By the end of the year, the town of Pendleton will have its own police department. Chief Doyle Burdette, who was sworn in Oct. 5, has made hires and is working to gather everything necessary for the department to get up and running.
“We had nothing. We didn’t have patches, badges, cars or uniforms,” Burdette said. “We didn’t have computers or the forms we need. We had nothing.”
He, along with the town, has worked over the past several months to acquire the necessities for an operational police department.
“It is a whole lot easier to get it all right to start with instead of rushing everything and having to go back and fix things,” he said.
Preparing for the new department meant hiring police officers. Two former Pendleton police officers, John Marano and Carl Glenn, have been hired to the restored police force.
Burdette said there isn’t a solid start date yet, “but we are thinking it is going to be September, if not before. And the reason we cannot provide a solid start date is because I cannot get a solid time frame on delivery of goods, especially the cars. We’ve ordered Ford Interceptor SUVs, and those are extremely popular now with law enforcement, so that’s taking a bit longer.”
Burdette said once the department and the town have a better idea of a start date, they will schedule a meet and greet at Town Hall. The event will serve as a way for the public to get to know the officers and to see the uniforms and patrol cars, he said.
“There is technically a Pendleton Police Department right now, but we’re not patrolling,” Burdette said. “We’re here and working but not working in the capacity of law enforcement. The town is still covered by the county right now.”
Pendleton has received service from the Anderson County Sheriff’s Office since the original department was disbanded in 2006. First, that service included a $300,000 contract to have sheriff’s deputies patrol the town. Then, “in 2014 we were trying to renew our contract with some performance measures included to track officer time in town and various other issues the town had noticed,” said Steve Miller, Pendleton town administrator. “After a year of negotiation in good faith from both sides, it was proposed that with the current county setup the sheriff could offer us the same level of service for free.”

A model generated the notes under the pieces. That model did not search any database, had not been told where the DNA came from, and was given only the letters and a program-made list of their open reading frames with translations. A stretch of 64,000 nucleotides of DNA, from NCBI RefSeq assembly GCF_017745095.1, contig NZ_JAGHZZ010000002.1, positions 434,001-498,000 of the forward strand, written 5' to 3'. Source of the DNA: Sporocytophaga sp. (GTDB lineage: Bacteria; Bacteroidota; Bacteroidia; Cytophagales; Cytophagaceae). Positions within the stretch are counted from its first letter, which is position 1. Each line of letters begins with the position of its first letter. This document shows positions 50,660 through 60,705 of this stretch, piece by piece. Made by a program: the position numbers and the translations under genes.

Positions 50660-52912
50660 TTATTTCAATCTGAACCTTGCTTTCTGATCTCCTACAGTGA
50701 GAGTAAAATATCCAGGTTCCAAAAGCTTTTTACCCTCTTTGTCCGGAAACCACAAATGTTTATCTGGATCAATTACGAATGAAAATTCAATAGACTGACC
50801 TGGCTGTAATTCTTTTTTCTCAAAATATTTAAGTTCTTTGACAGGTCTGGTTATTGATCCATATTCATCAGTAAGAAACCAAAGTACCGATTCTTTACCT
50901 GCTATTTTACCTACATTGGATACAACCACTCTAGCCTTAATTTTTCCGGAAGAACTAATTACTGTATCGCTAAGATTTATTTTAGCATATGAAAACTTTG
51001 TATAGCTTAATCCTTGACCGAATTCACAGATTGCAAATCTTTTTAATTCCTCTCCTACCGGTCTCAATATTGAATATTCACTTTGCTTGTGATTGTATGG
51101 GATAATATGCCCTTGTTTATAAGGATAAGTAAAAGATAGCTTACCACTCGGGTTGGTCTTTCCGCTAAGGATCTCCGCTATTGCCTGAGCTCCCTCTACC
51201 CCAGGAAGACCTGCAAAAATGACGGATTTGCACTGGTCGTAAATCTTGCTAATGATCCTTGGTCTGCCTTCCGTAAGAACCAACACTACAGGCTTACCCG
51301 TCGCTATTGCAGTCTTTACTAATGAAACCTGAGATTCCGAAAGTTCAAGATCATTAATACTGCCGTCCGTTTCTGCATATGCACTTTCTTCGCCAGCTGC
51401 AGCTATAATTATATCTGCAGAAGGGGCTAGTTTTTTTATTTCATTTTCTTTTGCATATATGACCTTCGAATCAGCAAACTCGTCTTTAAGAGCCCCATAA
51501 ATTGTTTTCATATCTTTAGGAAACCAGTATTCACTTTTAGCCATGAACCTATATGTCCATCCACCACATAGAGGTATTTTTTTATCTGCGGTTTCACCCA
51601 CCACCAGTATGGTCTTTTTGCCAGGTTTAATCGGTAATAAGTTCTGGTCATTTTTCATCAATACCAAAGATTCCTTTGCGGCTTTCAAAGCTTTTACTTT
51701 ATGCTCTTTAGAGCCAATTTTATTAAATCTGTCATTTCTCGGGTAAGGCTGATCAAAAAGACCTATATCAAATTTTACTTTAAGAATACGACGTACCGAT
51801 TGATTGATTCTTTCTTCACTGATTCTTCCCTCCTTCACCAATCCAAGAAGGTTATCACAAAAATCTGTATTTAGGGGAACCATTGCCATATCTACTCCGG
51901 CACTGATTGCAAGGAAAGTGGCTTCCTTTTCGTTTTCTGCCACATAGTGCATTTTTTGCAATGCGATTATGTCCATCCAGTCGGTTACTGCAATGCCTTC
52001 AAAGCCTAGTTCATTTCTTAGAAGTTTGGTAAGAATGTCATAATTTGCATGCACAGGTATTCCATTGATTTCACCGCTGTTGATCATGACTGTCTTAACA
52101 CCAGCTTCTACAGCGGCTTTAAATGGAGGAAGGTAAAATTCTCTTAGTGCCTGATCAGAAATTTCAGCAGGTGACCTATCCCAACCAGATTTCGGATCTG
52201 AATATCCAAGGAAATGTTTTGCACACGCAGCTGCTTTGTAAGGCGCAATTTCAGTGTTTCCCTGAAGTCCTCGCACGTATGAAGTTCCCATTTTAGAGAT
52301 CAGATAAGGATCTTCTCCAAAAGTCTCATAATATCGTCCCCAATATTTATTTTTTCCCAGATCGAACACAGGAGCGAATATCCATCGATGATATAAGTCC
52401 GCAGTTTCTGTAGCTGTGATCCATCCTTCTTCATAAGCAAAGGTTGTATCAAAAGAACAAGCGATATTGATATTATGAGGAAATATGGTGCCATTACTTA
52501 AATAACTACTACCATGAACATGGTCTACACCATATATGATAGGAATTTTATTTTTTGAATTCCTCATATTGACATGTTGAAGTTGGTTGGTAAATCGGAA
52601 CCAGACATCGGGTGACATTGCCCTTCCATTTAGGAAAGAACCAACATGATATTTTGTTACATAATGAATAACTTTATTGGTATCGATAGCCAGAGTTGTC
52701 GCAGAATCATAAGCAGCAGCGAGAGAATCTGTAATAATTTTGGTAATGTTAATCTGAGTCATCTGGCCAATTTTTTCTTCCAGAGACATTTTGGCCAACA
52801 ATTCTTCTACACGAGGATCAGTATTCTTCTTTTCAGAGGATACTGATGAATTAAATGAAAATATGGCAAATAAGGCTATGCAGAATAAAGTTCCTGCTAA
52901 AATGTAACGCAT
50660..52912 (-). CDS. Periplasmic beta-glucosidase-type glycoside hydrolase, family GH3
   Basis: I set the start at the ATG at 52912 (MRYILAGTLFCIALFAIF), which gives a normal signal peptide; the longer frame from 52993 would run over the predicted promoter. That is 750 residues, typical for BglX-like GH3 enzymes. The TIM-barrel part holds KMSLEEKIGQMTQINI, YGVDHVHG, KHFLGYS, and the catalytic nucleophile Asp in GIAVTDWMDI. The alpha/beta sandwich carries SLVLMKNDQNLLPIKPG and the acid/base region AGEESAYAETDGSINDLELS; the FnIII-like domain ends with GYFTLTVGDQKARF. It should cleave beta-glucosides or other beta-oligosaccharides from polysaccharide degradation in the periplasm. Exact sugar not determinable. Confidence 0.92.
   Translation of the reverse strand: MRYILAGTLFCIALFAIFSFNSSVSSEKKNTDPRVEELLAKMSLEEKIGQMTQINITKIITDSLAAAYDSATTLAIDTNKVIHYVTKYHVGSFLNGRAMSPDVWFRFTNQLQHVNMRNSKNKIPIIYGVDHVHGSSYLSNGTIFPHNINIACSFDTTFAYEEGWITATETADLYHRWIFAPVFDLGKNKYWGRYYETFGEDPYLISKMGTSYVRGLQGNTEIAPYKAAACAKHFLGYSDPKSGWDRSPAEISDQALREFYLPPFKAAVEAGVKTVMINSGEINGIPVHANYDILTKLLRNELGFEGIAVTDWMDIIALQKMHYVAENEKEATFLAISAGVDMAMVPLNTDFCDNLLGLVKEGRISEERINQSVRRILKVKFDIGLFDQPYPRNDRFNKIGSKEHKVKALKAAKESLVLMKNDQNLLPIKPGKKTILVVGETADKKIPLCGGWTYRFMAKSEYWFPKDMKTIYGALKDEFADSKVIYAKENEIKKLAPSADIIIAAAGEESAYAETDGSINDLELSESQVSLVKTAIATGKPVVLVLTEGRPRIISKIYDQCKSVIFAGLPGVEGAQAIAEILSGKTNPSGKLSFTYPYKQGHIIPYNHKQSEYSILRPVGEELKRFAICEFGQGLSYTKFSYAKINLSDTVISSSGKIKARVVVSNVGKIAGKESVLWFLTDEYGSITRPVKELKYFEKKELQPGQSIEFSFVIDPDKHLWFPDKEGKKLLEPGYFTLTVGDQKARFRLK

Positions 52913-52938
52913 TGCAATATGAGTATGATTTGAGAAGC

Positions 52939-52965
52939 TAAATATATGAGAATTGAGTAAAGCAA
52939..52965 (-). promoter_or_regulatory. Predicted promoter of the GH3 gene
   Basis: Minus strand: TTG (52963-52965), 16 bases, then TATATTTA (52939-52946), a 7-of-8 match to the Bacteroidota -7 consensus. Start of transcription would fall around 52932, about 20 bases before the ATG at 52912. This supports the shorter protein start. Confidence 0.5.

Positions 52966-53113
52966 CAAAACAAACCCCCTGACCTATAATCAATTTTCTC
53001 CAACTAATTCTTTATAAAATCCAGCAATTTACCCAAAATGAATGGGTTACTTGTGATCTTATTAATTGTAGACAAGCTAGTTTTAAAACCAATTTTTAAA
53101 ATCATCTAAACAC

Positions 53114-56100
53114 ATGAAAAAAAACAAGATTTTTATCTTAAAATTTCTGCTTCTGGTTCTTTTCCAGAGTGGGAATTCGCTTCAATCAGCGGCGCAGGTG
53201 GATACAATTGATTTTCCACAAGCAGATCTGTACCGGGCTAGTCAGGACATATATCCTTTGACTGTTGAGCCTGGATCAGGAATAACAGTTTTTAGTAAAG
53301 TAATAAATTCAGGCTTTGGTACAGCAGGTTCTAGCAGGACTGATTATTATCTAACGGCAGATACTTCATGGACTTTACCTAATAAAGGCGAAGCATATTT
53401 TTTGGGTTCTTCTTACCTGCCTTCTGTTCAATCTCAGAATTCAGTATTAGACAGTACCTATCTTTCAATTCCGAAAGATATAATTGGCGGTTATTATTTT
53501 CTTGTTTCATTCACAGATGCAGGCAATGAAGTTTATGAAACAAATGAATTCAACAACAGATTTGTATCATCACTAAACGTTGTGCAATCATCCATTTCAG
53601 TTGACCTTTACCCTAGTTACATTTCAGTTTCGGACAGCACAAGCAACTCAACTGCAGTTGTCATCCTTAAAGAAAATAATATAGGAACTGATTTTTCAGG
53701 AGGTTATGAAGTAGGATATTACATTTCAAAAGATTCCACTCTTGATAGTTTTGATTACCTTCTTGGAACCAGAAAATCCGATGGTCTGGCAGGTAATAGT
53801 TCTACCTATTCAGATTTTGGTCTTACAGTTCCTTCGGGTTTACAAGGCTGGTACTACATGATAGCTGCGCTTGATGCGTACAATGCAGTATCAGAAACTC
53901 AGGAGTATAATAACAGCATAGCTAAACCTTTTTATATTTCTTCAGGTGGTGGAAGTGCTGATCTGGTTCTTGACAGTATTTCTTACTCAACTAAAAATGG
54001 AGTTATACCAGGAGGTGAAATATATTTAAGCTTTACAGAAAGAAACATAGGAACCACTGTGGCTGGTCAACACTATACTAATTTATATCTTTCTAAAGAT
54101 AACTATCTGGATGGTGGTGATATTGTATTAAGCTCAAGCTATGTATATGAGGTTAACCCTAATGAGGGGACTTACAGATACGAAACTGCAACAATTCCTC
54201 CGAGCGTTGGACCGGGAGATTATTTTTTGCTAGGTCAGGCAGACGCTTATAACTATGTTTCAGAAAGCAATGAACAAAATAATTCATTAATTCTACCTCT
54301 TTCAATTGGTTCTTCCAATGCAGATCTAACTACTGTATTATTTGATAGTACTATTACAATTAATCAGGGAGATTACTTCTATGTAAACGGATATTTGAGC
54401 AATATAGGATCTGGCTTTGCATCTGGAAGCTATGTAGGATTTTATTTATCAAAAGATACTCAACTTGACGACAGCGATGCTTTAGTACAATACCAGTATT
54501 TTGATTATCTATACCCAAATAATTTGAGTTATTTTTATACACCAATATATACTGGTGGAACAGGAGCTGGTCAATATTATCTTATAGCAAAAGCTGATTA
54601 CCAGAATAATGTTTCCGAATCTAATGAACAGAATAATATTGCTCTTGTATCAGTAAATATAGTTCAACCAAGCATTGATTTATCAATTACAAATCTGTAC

Miller said the town’s police department was too large in 2006 to be supported by the financial resources of the town. “The budget for the police department in 2006 was close to $800,000, or roughly 50% of the General Fund at the time, and the department was needing additional money to try and retain officers.”
Miller said $320,000 has been budgeted for the initial startup of the department and will cover salaries and the purchase of new equipment. A renovation to part of the municipal complex also is planned to provide the police department with office space.
“All in all, it rounds out to about $600,000. That includes money set aside for construction. Operationally, for next year, we are budgeting $240,000 as of right now,” he said. The $240,000 will cover operations costs and police salaries, which Miller said range between $34,000 and $44,000.
Planning for the renovation continues. “We have not finalized any construction dates, or cost yet. Our plan has changed due to the historical nature of our building,” Miller said.
The building in which Town Hall resides was constructed in 1936 under the Civilian Conservation Corps Act during the Great Depression. Miller said window sizes, room sizes, molding and various other architectural accents of the building are considered significant now.
“We are trying to protect the basic design of the original building yet make it workable around the modern-day function,” he said.
In addition to setting up the new department, Burdette has visited with residents and business owners in town and spoken at various events.
“The biggest concerns among the people of Pendleton are drugs and traffic,” Burdette said. “Without a police presence there is a problem with speeding. We have several 25-mph zones and several 35-mph zones because it’s a small town, and the fact there’s not a hometown police department, there are rarely cars here, so there’s a speeding problem.”
As for a drug problem, Burdette said he has heard from concerned citizens there is a problem.
“I don’t think it’s a huge problem, compared with the size of the town, but a problem like it is anywhere. That’s something we will address once we get up and running,” he said.
Burdette warns, however, that having a police department will not necessarily eliminate crime.
“I’ve cautioned everybody,” he said. “It’s better to have a police department than not to have one, without a doubt, but by no means do we think that the three of us being here is going to stop all crime in Pendleton. “If somebody is determined to break the law, they are going to break the law. You can even look at large departments like the one in Greenville. They have 181 sworn officers, and they still have their problems.”
Burdette has worked in some form of law enforcement for more than 20 years. Throughout that time he hasn’t forgotten what he was told when he was first starting out.
“When I was a young officer, I was told ‘You are as nice as they let you be, and you’re as mean as they make you be,’” he said. “For 23 years I’ve gone by that, and it’s worked well.”
Burdette started his police work in Belton in 1993, spent a short time in Easley then served with the city of Greenville Police Department for 13 years. After working in Greenville, he took a job with a national training company in Barnwell, where he taught advanced combat tactics to law enforcement. He followed that job with police work in Barnwell before coming to Pendleton.